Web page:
The Special Investigating Unit (SIU) has referred 131 cases of corruption and fraud involving government departments and state entities to the Directorate for Priority Crime Investigation (the Hawks) for investigation. The combined value of the money involved is R3.4-billion.
Of the cases, 118 — a number of them high-profile ones involving state entities allegedly captured by the Gupta family — are currently under investigation; another 14 are still at the inquiry stage.
This was revealed on Tuesday at a briefing to parliament’s standing committee on public accounts (Scopa) by the SIU and the Hawks, as well as the National Prosecuting Authority (NPA) and its Investigating Directorate, on progress in several investigations.
The SIU investigates allegations of abuse of state funds in terms of proclamations issued by the presidency, with a recovery mandate; it also refers matters to the Hawks and other state agencies for criminal prosecution.
The unit has been central to recovering funds lost to state capture and the looting of Covid-19 funding since the beginning of a lockdown in response to the pandemic last March.
Hawks head General Godfrey Lebeya told the committee that the majority of the cases referred by the SIU were for fraud, corruption, money-laundering and violations of the Public Finance Management Act and the Municipal Finance Management Act.
A total of 50 cases involved individuals; 60 involved companies or legal entities; and 22 involved both. The majority of referrals (25) came from the Eastern Cape, Lebeya said.
A much-anticipated briefing on the SIU investigation into the R150-million Digital Vibes Covid-19 communications contract by the presidency failed to materialise.
Scopa chairperson Mkhuleko Hlengwa said the SIU had indicated that the president had received the Digital Vibes report on 30 June, but had requested additional information from the investigative body on 2 July.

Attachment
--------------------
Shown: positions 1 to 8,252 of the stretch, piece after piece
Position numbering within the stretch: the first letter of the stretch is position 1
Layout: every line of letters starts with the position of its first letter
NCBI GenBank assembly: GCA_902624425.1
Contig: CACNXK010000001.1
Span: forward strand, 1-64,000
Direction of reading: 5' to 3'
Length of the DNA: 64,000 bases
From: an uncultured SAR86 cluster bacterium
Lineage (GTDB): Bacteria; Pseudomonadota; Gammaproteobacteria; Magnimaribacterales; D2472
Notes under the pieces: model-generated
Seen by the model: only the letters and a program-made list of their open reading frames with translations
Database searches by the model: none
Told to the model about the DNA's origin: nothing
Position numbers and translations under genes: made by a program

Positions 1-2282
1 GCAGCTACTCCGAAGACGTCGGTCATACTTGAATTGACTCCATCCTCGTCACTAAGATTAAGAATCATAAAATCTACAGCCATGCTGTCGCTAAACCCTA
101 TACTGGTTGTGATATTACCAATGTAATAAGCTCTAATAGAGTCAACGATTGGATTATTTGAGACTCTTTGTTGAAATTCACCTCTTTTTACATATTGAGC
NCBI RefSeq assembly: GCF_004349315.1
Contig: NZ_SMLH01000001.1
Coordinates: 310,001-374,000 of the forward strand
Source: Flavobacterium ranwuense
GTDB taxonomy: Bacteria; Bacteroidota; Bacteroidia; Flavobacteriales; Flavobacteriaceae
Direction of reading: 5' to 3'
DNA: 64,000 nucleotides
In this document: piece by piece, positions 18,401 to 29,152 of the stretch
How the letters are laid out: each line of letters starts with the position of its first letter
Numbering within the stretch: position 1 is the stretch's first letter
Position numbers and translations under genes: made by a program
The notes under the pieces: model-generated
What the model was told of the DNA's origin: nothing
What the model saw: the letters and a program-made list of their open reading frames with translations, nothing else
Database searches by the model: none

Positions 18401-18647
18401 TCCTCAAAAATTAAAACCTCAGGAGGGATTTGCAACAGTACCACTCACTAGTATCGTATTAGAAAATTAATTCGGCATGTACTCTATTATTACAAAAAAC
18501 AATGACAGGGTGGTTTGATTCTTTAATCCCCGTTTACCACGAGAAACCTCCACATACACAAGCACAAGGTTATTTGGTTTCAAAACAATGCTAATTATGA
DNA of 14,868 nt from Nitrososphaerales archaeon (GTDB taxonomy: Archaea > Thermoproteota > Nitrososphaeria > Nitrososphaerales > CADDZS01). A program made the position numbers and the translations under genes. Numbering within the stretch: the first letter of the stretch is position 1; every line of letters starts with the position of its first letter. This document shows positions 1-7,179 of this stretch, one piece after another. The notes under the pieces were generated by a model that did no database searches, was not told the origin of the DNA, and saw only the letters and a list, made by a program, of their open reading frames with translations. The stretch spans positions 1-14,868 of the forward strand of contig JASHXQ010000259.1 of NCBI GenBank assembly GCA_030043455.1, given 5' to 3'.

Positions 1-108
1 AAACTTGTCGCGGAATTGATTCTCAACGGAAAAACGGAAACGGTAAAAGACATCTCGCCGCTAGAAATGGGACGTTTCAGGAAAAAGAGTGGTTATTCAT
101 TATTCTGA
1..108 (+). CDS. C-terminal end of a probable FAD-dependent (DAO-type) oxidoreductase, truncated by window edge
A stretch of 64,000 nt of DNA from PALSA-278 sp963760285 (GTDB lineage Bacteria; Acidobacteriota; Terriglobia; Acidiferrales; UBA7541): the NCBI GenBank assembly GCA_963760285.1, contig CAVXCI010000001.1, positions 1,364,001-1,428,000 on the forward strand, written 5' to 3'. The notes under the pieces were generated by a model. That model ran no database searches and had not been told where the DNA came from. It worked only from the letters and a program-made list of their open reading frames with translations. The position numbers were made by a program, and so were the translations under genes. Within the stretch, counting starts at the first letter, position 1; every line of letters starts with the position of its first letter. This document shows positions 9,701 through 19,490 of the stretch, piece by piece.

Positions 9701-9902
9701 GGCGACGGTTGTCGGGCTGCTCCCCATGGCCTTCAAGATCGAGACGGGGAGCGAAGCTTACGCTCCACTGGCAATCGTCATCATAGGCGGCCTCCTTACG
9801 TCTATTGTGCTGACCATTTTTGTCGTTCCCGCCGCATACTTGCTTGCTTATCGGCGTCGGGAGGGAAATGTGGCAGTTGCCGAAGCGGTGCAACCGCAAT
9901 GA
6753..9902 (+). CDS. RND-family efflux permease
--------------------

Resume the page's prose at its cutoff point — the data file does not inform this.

Hlengwa said the presidency was not in a position to engage on the matter, because it was still processing the information provided and that the briefing would be rescheduled.
National director of public prosecutions Shamila Batohi told the committee that the recovery of assets stolen from the state through asset forfeiture was being hampered by a lack of capacity to conduct forensic investigations, particularly abroad.
There were initiatives underway to build that capacity within the state, she said, but this “is not going to be overnight”. In the interim, a scarce skills policy was being drafted to allow state agencies to work with private sector entities “to bring back as much of the money as we can get”.
Batohi expressed concern about details on active investigations being provided to parliament, saying an agreement needed to be reached about how best to do so without jeopardising cases.
The NPA had requested that names and other information be redacted from the reports tabled at the briefing, which the committee had agreed to do.
“We are giving them a lot of information up front about where we are with these investigations. This is a real concern that I have,” the director of prosecutions said.
Batohi said that some of the suspects were “‘all over, even in parliament” and, therefore, care had to be taken against alerting them to details of investigations.